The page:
Carli Thompson, class of 2012, is a farmer-educator at Cloudview Farm in central Washington. Although it has taken her time to get used to the dry and sparse landscape in the rain shadow of the Cascades, she appreciates the many beauties that are there, from the deeply incised creek valleys to the verdant profusion of spring wildflowers.
Carli sees her work at Cloudview as helping people— especially children—to gain more perspective on the food choices they make every day. She hopes to provide them with tools to keep them and the farming landscape around them healthier.
In the last three years, Carli and her family have also developed a good rapport with the rural community of Ephrata, of which their farm is a part. Although small-scale, diverse, ecologically-minded farming is unusual in their area, they have nonetheless helped community members to connect to the landscape in new ways. Every year, hundreds of elementary-aged children visit Cloudview on field trips. There, they learn about the life cycles of plants and have the chance to taste some fresh vegetable goodness.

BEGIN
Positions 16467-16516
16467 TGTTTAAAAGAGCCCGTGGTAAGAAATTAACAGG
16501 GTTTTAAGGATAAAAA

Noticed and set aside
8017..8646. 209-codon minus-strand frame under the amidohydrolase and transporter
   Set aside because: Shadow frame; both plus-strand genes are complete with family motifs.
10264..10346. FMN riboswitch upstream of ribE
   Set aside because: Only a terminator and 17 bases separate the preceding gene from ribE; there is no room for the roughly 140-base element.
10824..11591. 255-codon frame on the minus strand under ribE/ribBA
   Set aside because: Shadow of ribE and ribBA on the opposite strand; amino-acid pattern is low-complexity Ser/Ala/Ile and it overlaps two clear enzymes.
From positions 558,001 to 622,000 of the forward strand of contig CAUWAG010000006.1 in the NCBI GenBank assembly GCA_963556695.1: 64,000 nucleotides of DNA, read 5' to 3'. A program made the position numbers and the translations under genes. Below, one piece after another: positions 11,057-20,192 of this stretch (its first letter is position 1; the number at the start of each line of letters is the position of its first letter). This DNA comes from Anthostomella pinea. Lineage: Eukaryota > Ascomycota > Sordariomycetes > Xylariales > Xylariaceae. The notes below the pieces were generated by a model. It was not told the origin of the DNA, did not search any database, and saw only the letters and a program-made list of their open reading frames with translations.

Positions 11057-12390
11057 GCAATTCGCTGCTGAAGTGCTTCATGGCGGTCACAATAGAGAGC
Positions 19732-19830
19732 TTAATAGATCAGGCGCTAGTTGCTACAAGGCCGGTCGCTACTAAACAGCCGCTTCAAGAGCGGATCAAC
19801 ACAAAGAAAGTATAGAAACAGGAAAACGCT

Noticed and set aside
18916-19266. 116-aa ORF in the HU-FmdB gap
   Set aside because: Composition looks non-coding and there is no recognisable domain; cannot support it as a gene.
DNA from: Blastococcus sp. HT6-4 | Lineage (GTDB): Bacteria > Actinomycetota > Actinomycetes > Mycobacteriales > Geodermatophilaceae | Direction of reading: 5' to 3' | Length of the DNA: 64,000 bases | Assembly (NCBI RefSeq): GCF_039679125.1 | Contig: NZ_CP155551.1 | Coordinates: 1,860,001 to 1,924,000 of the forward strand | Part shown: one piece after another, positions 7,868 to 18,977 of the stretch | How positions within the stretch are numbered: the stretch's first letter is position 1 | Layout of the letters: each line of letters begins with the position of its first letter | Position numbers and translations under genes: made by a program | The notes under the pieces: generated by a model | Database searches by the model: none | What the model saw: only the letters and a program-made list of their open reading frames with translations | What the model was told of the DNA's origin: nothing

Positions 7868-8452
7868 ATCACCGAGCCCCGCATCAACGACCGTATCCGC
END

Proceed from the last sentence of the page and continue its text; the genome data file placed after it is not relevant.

Bringing School Projects to Life
In addition, Carli designs and leads a Fall Festival every year at the farm. This year, it enticed over 1000 members of the community out on a weekend to enjoy the farm and participate in a more sustainable way of living in this landscape. Both the school visits and the fall festival have grown from ideas that Carli worked on for her master’s project while at Merry Lea Environmental Learning Center of Goshen College. She enjoys implementing these ideas.
Carli’s next farming project will involve a shift in ecosystems. She and her partner, Josh, plan to return to the well-watered east to join operations at Josh’s family’s farm—Bair Lane Farm in Marcellus, Mich. Major in Sustainable Food Systems at Goshen College.